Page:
By Tammy Zhu • October 31, 2017•Writers in Residence, Careers, Firms and the Private Sector
The release of McKinsey and LeanIn.Org’s Women in the Workplace 2017 report marks my one year anniversary blogging on Ms. JD. When I started writing about gender disparities a year ago, McKinsey and LeanIn.Org’s Women in the Workplace 2016 report informed, shaped, and inspired my first articles. Since then, I’ve cited it many times and held it close by. It may be the only document on my desk that I’ve not recycled since last October.
Now, a year later, it feels as if it’s time to switch out the year-old bible on my desk with the new report. What’s changed? What progress have we made? Below I outline four changes between last year’s report and this year’s – not just for my own amusement and curiosity, but because these changes signal where diversity initiatives are headed, or at least should be headed.
1. More Gung-ho
We haven’t made progress, but we’ve gotten angrier. Angry in a good way. More riled up. More determined to see and make change. Tired of the lack of change year after year.
Last year’s report opens with an observation: “women fall behind early and continue to lose ground with every step.” But there was no clear call to action.
In contrast, this year’s report starts with a call to action: “Getting to gender equality starts with realizing how far we have to go.” This year’s opening page calls out that progress is “stalling,” that “many employees think women are well represented in leadership when they see only a few,” that employees have gotten “comfortable” with the status quo, and that “men are less committed to the issue” – criticism you won’t find in last year’s report. This year’s report makes clear that if we don’t each and every one of us do more to create change, we aren’t going anywhere.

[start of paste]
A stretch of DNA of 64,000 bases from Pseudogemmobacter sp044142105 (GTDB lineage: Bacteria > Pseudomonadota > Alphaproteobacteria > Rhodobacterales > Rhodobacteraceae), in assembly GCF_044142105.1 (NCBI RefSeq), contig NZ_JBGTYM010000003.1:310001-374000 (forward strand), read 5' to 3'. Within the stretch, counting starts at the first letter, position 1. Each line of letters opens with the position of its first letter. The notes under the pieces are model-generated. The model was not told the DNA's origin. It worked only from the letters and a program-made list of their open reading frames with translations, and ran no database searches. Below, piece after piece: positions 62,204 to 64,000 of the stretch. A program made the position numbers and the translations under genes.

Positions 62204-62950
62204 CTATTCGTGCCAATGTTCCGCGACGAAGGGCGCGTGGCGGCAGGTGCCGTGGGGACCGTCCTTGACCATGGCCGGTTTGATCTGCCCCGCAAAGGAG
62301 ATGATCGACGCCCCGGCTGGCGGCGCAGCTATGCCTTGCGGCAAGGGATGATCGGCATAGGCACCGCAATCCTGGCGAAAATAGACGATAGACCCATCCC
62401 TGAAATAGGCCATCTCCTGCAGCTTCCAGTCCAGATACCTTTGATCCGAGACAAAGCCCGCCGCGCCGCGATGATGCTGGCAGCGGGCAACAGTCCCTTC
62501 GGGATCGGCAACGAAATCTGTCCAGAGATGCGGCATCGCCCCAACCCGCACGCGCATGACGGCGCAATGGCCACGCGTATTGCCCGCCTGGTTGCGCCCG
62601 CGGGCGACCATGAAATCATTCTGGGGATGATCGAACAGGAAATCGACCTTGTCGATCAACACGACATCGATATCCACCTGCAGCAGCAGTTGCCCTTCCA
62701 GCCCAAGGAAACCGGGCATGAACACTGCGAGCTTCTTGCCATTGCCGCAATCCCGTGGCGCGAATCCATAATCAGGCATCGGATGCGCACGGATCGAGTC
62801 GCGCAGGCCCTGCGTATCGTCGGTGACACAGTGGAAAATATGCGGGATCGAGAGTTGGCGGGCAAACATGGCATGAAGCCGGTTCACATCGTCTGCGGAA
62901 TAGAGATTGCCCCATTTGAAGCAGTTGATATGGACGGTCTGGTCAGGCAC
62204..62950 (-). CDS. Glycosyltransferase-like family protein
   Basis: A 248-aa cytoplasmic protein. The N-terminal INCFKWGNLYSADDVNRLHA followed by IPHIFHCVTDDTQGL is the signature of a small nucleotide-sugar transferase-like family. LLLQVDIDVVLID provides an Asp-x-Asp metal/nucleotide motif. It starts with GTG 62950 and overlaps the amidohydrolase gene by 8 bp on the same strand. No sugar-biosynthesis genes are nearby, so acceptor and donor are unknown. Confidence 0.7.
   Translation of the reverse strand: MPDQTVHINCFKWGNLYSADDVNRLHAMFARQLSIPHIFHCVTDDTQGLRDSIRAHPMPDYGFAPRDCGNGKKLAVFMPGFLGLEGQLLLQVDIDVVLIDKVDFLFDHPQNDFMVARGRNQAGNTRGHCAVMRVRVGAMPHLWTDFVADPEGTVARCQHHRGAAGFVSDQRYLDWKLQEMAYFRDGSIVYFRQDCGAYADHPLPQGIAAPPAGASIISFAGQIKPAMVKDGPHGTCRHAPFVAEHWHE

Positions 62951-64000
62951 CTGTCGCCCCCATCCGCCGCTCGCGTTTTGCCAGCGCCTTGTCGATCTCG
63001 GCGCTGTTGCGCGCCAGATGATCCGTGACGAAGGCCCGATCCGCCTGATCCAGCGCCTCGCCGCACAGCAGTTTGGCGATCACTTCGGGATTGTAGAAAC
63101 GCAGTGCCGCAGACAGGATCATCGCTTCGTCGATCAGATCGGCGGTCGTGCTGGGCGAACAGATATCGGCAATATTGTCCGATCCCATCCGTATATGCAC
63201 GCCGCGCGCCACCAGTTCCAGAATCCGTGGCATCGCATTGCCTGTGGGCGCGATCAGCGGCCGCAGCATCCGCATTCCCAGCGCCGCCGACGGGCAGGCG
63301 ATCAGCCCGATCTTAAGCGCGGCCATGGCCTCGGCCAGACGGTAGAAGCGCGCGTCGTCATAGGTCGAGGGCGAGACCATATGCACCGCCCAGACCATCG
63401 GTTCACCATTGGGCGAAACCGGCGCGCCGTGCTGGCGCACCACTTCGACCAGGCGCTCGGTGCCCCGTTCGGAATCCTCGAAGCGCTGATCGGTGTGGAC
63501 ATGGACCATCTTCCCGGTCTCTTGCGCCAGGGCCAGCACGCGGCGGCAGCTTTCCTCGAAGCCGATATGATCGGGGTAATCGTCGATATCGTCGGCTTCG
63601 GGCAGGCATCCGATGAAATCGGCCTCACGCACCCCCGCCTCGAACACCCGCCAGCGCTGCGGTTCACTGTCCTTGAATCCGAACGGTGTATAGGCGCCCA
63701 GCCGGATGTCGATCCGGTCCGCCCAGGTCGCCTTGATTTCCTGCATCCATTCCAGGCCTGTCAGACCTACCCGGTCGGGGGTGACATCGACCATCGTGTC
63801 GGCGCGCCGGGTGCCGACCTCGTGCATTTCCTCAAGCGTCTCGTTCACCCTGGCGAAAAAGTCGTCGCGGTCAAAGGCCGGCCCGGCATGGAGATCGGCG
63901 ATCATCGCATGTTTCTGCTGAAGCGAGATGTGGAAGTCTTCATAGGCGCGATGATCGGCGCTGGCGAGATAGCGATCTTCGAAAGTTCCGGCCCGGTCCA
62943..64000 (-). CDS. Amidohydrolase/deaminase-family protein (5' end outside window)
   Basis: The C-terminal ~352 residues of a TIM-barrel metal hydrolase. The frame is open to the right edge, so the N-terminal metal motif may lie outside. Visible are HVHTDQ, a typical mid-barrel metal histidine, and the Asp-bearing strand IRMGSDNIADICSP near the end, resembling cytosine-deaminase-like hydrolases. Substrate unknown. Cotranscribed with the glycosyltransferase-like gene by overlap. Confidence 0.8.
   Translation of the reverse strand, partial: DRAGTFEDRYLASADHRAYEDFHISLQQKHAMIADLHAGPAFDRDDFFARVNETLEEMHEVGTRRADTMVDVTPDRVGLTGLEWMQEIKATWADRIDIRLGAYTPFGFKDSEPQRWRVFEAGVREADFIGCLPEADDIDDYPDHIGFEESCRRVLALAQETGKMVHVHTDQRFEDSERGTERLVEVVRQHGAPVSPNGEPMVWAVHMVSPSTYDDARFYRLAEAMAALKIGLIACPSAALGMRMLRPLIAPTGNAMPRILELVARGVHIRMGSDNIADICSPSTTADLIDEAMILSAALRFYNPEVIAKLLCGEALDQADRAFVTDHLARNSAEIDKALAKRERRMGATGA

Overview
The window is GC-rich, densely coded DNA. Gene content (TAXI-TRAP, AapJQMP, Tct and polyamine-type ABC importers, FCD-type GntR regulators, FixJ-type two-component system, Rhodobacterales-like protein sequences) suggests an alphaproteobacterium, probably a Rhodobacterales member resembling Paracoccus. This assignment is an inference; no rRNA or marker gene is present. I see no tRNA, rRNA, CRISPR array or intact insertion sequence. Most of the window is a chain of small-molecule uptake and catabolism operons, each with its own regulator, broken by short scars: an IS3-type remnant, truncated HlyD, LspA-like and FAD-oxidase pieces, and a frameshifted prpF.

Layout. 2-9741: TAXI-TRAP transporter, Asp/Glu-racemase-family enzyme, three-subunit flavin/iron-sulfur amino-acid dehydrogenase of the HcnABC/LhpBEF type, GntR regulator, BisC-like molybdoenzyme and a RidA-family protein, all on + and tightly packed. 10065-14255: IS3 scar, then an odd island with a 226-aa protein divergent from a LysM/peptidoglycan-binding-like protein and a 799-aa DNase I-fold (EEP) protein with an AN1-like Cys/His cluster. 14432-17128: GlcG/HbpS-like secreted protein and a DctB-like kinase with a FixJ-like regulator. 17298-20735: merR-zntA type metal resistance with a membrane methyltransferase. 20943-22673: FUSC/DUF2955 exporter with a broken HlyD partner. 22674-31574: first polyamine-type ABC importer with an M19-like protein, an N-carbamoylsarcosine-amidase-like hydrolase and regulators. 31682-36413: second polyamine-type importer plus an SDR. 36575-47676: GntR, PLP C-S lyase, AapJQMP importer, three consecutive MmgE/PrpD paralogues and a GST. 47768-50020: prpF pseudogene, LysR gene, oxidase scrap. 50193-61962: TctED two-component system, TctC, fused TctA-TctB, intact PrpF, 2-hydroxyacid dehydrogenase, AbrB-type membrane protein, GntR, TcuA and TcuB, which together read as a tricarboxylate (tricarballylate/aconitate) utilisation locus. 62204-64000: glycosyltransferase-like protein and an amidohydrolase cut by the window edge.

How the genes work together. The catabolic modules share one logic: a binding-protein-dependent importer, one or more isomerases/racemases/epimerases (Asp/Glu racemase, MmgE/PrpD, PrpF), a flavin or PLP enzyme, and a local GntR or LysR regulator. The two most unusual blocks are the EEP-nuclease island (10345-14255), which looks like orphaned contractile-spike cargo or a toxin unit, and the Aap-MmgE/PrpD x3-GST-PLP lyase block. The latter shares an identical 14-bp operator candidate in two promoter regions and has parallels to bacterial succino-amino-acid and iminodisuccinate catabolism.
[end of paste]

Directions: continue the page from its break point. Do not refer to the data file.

2. More Attention to Women of Color
This year’s report devotes an opening paragraph and three pages to detailing additional obstacles and disparities faced by women of color. The opening paragraph highlights:
Many companies overlook the realities of women of color, who face the greatest obstacles and receive the least support. When companies take a one-size-fits-all approach to advancing women, women of color end up underserved and left behind. This year we take a deeper look at women of color to better understand the distinct challenges they face, shaped by the intersection of gender and race.
In contrast, last year’s report devotes just one page, describing additional opportunity gaps between women of color and white women. This year’s report focuses on not only opportunity gaps but also gaps in managerial support between women of color and white women. Women of color receive less support from managers in many ways, such as managers defending them, helping them navigate politics, advocating for them for an opportunity, and giving them stretch assignments and advice that advances them.